Rolling Sculpture: A Designer and His Work
by Gordon M. Buehrig with William S. Jackson
Avid classic car enthusiasts can see these cars in their mind’s eye by just the mention of their names: Duesenberg La Grande Dual Cowl Phaeton. Auburn 851 Speedster. Cord 812 Custom Beverly Sedan. Continental Mark II. Hardcore enthusiasts know who designed them: Gordon Buehrig (1904–1990).
That this book hasn’t been republished, perhaps updated and annotated, is a shame and a mystery. It could use a revision. At 46 years, the book shows its age; the font and illustrations seem almost dowdy. That there are only eight color pages is a disappointment; but, as if to make up for the paucity, four of these pages, in two, separate, double-page spreads, showcase John M. Peckham’s studies, beautifully rendered, of the Duesenberg “SJ” Cabin Speedster and the 1936 Cord 810 Sedan. Although more color illustrations would be desirable, the book does contain dozens of black-and-white photographs and illustrations. Automotive portraits predominate; photos of the designers working in the studios are instructive; and the design renderings, chassis drawings and illustrations for Buehrig’s patents are duly appreciated. His diagrams, explaining orthographic drawing, underscore that the book is much more than a pictorial of cherished motorcars. These are found in an appendix; using a loaf of French bread to simplify the subject’s complexity is clever.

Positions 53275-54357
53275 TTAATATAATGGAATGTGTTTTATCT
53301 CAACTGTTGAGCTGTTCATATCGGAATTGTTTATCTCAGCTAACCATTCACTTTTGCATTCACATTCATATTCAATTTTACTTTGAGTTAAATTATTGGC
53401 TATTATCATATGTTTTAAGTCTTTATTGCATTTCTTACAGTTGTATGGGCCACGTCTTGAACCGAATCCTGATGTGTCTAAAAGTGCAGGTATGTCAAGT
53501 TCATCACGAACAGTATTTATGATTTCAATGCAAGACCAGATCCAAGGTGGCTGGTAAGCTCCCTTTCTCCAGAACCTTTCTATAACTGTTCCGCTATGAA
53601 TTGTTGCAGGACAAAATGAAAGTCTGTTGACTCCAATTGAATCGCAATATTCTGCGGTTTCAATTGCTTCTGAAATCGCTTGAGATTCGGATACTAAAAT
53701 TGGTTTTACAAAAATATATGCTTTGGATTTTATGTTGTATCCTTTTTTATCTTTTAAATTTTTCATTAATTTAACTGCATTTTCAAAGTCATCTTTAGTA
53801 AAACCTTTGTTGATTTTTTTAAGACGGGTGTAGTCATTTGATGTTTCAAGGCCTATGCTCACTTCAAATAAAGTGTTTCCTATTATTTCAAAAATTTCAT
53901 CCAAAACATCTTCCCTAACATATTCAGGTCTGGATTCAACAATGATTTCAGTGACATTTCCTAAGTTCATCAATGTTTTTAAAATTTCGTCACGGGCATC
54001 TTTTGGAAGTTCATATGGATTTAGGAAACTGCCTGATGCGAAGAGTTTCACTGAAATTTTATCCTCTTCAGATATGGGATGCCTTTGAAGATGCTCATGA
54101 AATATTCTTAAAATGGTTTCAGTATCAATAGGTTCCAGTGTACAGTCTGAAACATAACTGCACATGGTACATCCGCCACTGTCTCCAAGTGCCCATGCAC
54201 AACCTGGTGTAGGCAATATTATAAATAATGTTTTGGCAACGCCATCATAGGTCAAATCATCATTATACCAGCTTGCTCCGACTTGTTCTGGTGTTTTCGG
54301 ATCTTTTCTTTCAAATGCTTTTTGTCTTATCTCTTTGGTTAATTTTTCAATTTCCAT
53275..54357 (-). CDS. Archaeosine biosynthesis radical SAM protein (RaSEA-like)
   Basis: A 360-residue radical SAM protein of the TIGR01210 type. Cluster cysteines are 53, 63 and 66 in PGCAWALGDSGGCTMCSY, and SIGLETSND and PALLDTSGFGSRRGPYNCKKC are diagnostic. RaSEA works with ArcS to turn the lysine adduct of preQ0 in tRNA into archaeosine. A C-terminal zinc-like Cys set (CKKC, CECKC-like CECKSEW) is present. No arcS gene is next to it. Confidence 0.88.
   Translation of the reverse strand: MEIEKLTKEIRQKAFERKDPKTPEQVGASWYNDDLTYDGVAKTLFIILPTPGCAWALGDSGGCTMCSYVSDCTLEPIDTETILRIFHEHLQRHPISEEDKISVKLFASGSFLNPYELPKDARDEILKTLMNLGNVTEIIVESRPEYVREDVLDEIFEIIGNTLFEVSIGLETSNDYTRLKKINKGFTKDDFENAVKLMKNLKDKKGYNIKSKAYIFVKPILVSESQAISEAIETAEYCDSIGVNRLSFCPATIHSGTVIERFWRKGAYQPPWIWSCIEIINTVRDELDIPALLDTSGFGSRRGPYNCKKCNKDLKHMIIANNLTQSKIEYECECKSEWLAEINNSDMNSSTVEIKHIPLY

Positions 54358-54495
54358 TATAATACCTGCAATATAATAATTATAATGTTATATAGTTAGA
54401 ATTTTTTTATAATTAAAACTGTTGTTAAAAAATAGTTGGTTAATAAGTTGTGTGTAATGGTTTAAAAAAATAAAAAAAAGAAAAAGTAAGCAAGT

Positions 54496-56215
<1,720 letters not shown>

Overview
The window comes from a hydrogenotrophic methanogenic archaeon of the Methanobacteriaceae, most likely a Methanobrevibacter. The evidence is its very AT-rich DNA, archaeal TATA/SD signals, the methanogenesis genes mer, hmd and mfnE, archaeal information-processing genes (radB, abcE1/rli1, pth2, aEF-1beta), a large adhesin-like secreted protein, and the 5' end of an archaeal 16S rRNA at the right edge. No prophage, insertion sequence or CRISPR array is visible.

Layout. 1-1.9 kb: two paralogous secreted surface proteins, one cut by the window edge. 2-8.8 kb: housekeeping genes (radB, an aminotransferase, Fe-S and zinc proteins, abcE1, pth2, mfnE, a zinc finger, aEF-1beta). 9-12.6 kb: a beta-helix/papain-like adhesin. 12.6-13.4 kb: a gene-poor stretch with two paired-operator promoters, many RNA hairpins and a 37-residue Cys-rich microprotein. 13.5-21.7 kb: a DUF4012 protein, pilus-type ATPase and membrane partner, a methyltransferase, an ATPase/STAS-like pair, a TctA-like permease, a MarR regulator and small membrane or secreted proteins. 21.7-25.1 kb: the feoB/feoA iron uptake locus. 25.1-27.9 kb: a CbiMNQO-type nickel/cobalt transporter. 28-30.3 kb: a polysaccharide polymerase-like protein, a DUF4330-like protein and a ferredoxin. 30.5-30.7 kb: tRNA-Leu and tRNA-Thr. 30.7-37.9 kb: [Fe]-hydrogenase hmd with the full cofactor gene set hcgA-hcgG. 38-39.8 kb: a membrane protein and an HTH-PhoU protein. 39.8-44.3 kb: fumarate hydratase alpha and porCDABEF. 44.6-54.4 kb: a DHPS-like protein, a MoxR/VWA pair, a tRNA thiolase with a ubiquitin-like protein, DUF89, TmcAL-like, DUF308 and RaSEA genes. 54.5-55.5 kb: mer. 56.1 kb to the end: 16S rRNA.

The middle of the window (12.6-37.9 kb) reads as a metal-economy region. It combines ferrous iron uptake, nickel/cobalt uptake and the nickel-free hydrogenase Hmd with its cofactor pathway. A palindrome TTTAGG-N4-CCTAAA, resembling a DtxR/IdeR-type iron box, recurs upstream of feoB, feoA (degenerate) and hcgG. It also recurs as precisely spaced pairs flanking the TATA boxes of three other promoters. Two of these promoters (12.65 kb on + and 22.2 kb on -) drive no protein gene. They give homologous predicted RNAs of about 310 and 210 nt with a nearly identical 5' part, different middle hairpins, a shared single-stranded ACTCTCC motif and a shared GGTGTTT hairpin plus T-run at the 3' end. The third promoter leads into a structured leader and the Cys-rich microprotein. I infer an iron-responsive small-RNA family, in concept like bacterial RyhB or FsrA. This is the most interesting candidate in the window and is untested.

Besides gaining an insight into the history of Buehrig himself, we get a brief history of corporate automotive design, design methodology, the interaction between designers and engineers, the work-a-day routine of designers, and the behind-the-scene political maneuvering that influence the alterations that inevitably occur between the designer’s conception and the finished, showroom product. Other renowned designers appear in the book—Virgil Exner, Raymond Loewy, Harley Earl, Phil Derham. The well-chosen appendices (see above) round out the book: Composite construction is detailed and informative; considering Buehrig’s standing in the annals of automotive design history, Accolades is appropriate; and the appendix featuring details and illustrations of the scale models of his designs, Buehrig in miniature, is a delight.
Co-author William S. Jackson (b. 1938), is also well known among classic car enthusiasts. For over seven years, he edited Antique Automobile, and for over three, The Classic Car. He also was a founder of the Society of Automotive Historians.
Two final words One: Repeating myself, an updated and annotated Rolling Sculpture is overdue. Two: As of the time of this writing, the Amelia Island Concours d’Elegance has announced that Gordon Buehrig’s Tasco (aka Buerhrig’s Folly—wait ‘til you see it!) will be featured at the 2021 event.
Copyright 2021 Bill Wolf (speedreaders.info).